FOR IMMEDIATE RELEASE: March 29, 2021
CATHOLIC SCHOOL STUDENTS LEARN BRAILLE AS PART OF WOMEN’S HISTORY MONTH PROJECT
This year, to mark Women’s History Month at Our Lady of Grace Catholic Academy in Gravesend, Brooklyn, the fourth-grade students focused on learning about the life and legacy of Helen Keller. To complete the educational experience, teacher Christine Latona introduced the Braille alphabet to the students. The 19 students were then assigned a project to write their first and last names in Braille using green pigeon peas.
“The objective of teaching students about Helen Keller was to highlight the challenges Helen Keller suffered because of her disabilities. The students learned how difficult it is to communicate and write in Braille. They also learned that no matter how difficult their life is, anything can be accomplished with hard work, dedication and perseverance,” said Ms. Latona.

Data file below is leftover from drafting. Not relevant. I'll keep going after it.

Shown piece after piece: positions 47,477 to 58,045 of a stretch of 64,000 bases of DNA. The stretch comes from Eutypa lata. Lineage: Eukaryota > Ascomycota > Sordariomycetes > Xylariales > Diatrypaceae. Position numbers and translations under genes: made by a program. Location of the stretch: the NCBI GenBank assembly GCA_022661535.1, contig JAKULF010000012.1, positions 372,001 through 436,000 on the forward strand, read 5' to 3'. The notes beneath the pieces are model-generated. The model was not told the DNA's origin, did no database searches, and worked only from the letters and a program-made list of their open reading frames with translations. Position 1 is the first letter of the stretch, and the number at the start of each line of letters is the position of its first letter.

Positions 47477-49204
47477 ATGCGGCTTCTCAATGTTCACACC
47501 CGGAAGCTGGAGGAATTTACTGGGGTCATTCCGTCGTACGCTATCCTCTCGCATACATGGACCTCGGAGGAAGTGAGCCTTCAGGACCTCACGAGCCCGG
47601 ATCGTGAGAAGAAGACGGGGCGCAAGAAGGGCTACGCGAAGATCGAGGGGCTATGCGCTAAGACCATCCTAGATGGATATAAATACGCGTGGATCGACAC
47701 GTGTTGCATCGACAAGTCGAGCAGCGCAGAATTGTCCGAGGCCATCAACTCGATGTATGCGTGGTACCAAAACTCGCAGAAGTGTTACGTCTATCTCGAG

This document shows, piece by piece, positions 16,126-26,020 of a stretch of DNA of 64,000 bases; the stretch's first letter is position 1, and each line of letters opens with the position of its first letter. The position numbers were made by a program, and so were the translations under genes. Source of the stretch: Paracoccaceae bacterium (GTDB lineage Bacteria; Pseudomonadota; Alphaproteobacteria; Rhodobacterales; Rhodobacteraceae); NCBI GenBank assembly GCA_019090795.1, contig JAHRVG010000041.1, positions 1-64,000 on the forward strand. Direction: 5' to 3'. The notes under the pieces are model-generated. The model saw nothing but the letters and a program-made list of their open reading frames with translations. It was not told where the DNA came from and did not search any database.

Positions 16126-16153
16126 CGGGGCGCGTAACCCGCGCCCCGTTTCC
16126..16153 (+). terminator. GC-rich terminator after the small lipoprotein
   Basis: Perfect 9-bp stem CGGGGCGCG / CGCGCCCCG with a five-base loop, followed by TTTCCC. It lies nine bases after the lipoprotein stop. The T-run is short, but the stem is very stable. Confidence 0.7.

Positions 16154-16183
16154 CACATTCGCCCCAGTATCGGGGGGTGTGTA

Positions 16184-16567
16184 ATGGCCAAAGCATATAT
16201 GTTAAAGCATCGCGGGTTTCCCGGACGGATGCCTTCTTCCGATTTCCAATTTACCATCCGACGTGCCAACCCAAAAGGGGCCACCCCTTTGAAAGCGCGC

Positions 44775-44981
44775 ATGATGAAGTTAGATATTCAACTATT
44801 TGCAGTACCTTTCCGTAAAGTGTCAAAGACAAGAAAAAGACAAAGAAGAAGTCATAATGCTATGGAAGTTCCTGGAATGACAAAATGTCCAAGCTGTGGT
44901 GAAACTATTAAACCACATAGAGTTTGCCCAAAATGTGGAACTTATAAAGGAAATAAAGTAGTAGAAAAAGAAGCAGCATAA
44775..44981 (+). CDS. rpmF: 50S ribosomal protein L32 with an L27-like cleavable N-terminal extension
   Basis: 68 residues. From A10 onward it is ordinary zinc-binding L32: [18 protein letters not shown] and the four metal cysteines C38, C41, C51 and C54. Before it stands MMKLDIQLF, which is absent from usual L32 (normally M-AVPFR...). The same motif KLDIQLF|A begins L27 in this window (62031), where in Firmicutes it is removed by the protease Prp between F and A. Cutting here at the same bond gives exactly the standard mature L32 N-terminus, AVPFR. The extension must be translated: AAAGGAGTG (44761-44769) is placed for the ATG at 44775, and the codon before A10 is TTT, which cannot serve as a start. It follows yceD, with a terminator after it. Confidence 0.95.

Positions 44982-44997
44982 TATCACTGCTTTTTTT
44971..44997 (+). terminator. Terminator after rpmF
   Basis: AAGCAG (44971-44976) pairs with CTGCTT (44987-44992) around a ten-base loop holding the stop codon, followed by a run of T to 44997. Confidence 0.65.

In addition to the Braille name card projects, currently on display in the hallway outside of the classroom, students were asked to prepare reports “All About Helen Keller.” Through their research, students had to explain why Helen Keller is an important historical figure, the obstacles she faced, the impact she had on the world, and identify interesting facts and characteristic traits about her.
“When my teacher told me we were going to learn about Helen Keller, I became very excited and interested. Her life was fascinating. I couldn’t imagine being like her. We learned that Helen used Braille to read and write, so when we did a project on Braille, it gave me a little experience of what it was like. Helen Keller is an inspiration and interesting person to learn about,” said fourth-grader Isabella Vizcarrondo.
Members of the media are invited to visit Our Lady of Grace Catholic Academy to view the student work and for interviews. Attached is a photo of the Helen Keller bulletin board displaying the students’ Braille projects. On-site and virtual interviews can be arranged.